How to have your most productive year ever

Imagine it’s 12 months from now and you’re looking back at a year’s worth of professional achievements. Perhaps you’ve found new customers, added some names to your payroll or set up a different branch of the business. Whatever your predictions, if you were able to gaze into a crystal ball, what would you most like to see?

This concept is known as a ‘forward-looking performance review’ and was created by time management expert Laura Vanderkam. In her 2016 TED Talk, she proposed that a futuristic (albeit fictional) review of this kind is more effective than a retrospective one, as it encourages us to identify our priorities and make time for them.

Vanderkam’s strategy is simple: pretend it’s been an amazing year at work, then ask yourself what three to five things you did that made it such a success. Returning to the present day, break your goals down into do-able steps and slot them into your schedule.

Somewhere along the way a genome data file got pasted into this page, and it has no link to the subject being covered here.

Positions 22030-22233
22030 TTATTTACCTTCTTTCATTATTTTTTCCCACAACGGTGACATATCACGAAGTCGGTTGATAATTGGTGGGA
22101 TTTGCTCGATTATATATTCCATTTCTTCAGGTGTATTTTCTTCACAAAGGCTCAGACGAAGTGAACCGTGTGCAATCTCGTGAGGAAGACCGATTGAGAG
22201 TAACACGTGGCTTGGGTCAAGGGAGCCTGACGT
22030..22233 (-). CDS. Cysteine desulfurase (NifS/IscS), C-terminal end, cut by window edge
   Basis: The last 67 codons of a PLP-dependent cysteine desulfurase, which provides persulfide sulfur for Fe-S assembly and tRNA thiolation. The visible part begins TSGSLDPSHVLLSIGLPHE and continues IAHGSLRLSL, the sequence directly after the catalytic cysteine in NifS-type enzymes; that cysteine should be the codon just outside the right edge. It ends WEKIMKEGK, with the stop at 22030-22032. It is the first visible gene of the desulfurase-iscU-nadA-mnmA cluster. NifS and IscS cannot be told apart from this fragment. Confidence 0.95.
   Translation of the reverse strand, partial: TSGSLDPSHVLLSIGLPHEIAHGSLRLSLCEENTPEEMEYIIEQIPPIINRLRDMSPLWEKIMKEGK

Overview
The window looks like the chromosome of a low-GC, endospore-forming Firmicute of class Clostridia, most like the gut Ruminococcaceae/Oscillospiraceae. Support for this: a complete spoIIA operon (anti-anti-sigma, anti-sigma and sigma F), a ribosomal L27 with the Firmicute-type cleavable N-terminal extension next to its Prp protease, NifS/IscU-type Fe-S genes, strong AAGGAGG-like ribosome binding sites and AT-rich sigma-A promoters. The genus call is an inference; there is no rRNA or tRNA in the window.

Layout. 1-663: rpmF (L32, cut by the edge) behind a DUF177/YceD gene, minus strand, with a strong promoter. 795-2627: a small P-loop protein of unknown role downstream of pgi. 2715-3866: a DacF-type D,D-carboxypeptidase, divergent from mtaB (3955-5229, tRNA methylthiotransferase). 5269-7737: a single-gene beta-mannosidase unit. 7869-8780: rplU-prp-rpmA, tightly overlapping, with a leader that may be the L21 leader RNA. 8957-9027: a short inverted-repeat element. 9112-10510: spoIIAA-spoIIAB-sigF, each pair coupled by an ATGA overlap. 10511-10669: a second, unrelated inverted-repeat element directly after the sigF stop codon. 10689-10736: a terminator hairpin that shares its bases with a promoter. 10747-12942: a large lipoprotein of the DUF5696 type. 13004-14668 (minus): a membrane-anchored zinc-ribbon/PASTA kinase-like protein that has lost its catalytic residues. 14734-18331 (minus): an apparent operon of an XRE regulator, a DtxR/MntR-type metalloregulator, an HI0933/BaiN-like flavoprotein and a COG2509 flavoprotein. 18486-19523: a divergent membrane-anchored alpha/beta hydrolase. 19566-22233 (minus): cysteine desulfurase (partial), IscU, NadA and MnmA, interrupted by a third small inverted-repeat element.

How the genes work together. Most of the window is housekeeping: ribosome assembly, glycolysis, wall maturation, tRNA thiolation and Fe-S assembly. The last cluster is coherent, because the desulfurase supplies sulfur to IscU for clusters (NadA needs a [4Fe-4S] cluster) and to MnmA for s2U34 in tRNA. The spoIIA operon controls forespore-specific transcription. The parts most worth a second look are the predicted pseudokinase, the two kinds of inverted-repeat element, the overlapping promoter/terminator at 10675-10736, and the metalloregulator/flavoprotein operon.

“Even if we are busy, we have time for what matters,” Vanderkam explained of her approach to performance reviews. “When we focus on what matters, we can build the lives we want in the time we’ve got.”

Entrepreneur and founder of Do The Things, Fiona Adler, says beginning with this ‘big-picture’ vision in mind not only improves our productivity and time-management skills – it also makes us more proactive. “Having a clear idea of where you want to be in a year's time helps you recognise what the important things are to focus on,” she explains. “It forces you to be intentional, rather than just let things happen.”

If you want to conduct your own forward-looking review, Adler recommends thinking about what worked in your imaginary year, as well as what didn't. “Reflect on what you’re most proud of and what you wish you’d done,” she says. Here are six other steps to remember:

1. Put a limit on your priorities